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Uneven curves. Take-two's of this procedure often come from liposuction patients complaining about lumps and bumps from their original surgery.
Liposuction Scars. Scars from liposuction are permanent. It is recommended that to prevent scar tissue from darkening, they should be kept out of sun.
Swelling. Depending on recovery rate and are operated on, edema or swelling may last for weeks or even months after liposuction. Fluid pockets may form. They will need to be drained with a needle.
Infection. Most patients that underwent surgical procedures are prone to infections. Antibiotics are prescribed to take after liposuction to prevent infection.
Burns. Ultrasonic assisted liposuction utilizes a probe that may become very hot and can cause burns.
Organ Damage from Injury. A probe under skin through a small incision gives possibility of puncturing an internal organ.
Fluid Imbalance. During liposuction, large amounts of fluids are injected while some fluid is removed from fat tissue. If not recognized fluid imbalance may result in pulmonary edema, or heart or kidney dysfunction.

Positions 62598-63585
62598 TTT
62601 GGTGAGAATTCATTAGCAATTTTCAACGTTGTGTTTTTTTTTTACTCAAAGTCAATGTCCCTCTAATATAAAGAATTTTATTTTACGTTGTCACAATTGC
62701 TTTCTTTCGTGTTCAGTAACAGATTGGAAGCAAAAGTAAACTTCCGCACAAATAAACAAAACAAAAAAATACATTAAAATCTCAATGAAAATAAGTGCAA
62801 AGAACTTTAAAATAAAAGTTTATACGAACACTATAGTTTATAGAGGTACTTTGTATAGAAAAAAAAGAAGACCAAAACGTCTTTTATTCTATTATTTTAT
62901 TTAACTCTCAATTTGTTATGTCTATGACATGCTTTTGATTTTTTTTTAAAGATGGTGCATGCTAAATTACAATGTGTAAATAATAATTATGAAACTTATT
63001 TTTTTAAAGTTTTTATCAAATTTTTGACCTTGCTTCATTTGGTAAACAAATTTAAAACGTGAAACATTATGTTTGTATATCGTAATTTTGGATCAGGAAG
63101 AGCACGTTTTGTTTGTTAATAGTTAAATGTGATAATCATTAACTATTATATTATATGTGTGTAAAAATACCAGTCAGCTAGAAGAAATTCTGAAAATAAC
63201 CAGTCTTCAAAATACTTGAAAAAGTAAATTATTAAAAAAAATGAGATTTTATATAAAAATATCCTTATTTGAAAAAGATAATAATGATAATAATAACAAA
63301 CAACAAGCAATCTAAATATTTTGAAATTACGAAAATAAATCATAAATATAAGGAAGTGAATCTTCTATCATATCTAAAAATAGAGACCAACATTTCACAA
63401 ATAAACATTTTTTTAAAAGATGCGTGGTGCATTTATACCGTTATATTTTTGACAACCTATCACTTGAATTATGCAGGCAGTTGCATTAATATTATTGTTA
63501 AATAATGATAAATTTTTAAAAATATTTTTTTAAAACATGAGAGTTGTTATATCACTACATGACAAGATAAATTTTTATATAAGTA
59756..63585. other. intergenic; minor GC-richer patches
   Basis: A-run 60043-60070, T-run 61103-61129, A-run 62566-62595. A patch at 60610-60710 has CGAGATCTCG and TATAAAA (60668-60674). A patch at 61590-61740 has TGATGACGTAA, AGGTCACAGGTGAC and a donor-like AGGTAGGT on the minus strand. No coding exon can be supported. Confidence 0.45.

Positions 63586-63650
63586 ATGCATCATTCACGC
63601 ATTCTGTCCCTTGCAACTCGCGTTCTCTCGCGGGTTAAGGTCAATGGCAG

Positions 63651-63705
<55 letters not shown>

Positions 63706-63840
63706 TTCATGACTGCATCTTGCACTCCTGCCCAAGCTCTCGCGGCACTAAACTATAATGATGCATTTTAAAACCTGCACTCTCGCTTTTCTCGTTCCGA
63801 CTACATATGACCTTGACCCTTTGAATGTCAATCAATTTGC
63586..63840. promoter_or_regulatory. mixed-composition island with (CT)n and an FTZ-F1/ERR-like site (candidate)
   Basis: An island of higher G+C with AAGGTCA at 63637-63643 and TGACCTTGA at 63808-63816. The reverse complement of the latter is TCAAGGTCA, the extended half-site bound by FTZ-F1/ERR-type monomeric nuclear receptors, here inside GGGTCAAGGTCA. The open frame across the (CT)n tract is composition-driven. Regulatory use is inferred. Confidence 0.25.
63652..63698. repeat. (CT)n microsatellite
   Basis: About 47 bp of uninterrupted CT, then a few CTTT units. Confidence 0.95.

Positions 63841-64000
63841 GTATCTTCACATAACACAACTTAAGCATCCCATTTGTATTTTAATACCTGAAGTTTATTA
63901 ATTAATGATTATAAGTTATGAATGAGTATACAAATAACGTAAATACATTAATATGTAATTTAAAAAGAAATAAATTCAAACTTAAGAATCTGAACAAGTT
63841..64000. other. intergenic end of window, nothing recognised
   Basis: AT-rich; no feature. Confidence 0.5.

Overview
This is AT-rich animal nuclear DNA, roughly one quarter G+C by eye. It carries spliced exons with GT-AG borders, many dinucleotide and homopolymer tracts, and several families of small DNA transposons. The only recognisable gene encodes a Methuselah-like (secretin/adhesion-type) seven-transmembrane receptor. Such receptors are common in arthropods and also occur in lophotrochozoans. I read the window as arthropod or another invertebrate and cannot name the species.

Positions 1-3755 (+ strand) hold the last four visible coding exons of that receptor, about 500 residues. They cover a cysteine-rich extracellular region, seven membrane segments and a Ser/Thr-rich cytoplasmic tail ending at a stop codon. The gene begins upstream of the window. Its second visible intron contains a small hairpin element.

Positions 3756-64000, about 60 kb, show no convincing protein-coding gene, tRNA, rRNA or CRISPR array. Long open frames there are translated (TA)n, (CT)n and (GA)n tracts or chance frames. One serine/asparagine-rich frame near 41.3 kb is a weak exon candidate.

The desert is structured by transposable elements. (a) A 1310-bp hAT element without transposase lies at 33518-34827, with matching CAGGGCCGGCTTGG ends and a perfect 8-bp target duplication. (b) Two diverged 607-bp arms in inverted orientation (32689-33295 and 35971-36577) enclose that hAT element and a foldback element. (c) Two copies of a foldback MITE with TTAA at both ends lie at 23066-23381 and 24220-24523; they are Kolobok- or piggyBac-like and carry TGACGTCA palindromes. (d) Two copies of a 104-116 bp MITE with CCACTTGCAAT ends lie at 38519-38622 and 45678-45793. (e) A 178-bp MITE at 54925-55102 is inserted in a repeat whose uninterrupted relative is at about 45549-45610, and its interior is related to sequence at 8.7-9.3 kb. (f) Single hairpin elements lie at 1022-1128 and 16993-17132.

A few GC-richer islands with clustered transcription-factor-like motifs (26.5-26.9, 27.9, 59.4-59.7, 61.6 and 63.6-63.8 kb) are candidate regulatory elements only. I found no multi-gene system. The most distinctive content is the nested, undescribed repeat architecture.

Pulmonary Embolism. Small pieces of fat may crumb off during liposuction and go to lungs as pulmonary emboli. This risk is greatest within first 3 days.
Lidocaine Overdose. Too much lidocaine injected may result to toxicity.
Liposuction Deaths. For every 100,000 liposuction performed, risk of death is around 3.
These liposuction dangers could be lowered in rate if an expert surgeon will perform operation. The health of patient would also influence severity of risks. Avoiding multiple procedures, general anesthesia, extracting large amount of fat could also contribute to a safer liposuction.
Charlene J. Nuble 2005. For up to date links and information about liposuction, please go to: http://liposuction.besthealthlink.net/ or for updated links and information on all health related topics, go to: http://www.besthealthlink.net/